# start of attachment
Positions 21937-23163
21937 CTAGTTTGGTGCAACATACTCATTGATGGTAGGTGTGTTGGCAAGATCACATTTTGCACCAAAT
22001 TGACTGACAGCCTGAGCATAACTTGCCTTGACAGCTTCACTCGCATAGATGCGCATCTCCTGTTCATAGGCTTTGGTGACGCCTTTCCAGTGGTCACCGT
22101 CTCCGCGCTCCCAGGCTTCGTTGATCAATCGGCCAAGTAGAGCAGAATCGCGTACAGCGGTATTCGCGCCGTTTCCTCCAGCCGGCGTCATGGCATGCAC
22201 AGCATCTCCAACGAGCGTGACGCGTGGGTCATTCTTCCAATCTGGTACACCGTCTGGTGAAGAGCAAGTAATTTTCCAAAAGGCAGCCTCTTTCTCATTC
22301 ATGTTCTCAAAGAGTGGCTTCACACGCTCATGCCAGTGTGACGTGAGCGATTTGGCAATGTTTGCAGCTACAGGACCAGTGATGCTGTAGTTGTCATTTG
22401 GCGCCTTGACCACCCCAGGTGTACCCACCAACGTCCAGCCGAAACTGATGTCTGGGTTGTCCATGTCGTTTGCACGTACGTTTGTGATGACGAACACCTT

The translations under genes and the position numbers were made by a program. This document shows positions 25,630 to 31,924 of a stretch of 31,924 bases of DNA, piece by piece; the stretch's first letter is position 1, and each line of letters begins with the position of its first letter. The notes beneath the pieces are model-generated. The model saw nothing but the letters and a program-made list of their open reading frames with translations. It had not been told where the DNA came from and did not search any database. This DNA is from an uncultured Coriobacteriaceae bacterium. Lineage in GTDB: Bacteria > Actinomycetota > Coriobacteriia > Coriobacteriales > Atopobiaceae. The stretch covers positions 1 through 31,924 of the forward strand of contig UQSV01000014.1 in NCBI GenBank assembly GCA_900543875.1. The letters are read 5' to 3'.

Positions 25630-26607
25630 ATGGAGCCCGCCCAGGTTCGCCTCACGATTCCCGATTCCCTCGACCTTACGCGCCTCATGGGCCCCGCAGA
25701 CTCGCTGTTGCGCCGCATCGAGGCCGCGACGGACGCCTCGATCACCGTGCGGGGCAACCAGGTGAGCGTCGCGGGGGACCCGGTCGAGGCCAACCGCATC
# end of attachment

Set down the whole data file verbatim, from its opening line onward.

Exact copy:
Positions 21937-23163
21937 CTAGTTTGGTGCAACATACTCATTGATGGTAGGTGTGTTGGCAAGATCACATTTTGCACCAAAT
22001 TGACTGACAGCCTGAGCATAACTTGCCTTGACAGCTTCACTCGCATAGATGCGCATCTCCTGTTCATAGGCTTTGGTGACGCCTTTCCAGTGGTCACCGT
22101 CTCCGCGCTCCCAGGCTTCGTTGATCAATCGGCCAAGTAGAGCAGAATCGCGTACAGCGGTATTCGCGCCGTTTCCTCCAGCCGGCGTCATGGCATGCAC
22201 AGCATCTCCAACGAGCGTGACGCGTGGGTCATTCTTCCAATCTGGTACACCGTCTGGTGAAGAGCAAGTAATTTTCCAAAAGGCAGCCTCTTTCTCATTC
22301 ATGTTCTCAAAGAGTGGCTTCACACGCTCATGCCAGTGTGACGTGAGCGATTTGGCAATGTTTGCAGCTACAGGACCAGTGATGCTGTAGTTGTCATTTG
22401 GCGCCTTGACCACCCCAGGTGTACCCACCAACGTCCAGCCGAAACTGATGTCTGGGTTGTCCATGTCGTTTGCACGTACGTTTGTGATGACGAACACCTT

The translations under genes and the position numbers were made by a program. This document shows positions 25,630 to 31,924 of a stretch of 31,924 bases of DNA, piece by piece; the stretch's first letter is position 1, and each line of letters begins with the position of its first letter. The notes beneath the pieces are model-generated. The model saw nothing but the letters and a program-made list of their open reading frames with translations. It had not been told where the DNA came from and did not search any database. This DNA is from an uncultured Coriobacteriaceae bacterium. Lineage in GTDB: Bacteria > Actinomycetota > Coriobacteriia > Coriobacteriales > Atopobiaceae. The stretch covers positions 1 through 31,924 of the forward strand of contig UQSV01000014.1 in NCBI GenBank assembly GCA_900543875.1. The letters are read 5' to 3'.

Positions 25630-26607
25630 ATGGAGCCCGCCCAGGTTCGCCTCACGATTCCCGATTCCCTCGACCTTACGCGCCTCATGGGCCCCGCAGA
25701 CTCGCTGTTGCGCCGCATCGAGGCCGCGACGGACGCCTCGATCACCGTGCGGGGCAACCAGGTGAGCGTCGCGGGGGACCCGGTCGAGGCCAACCGCATC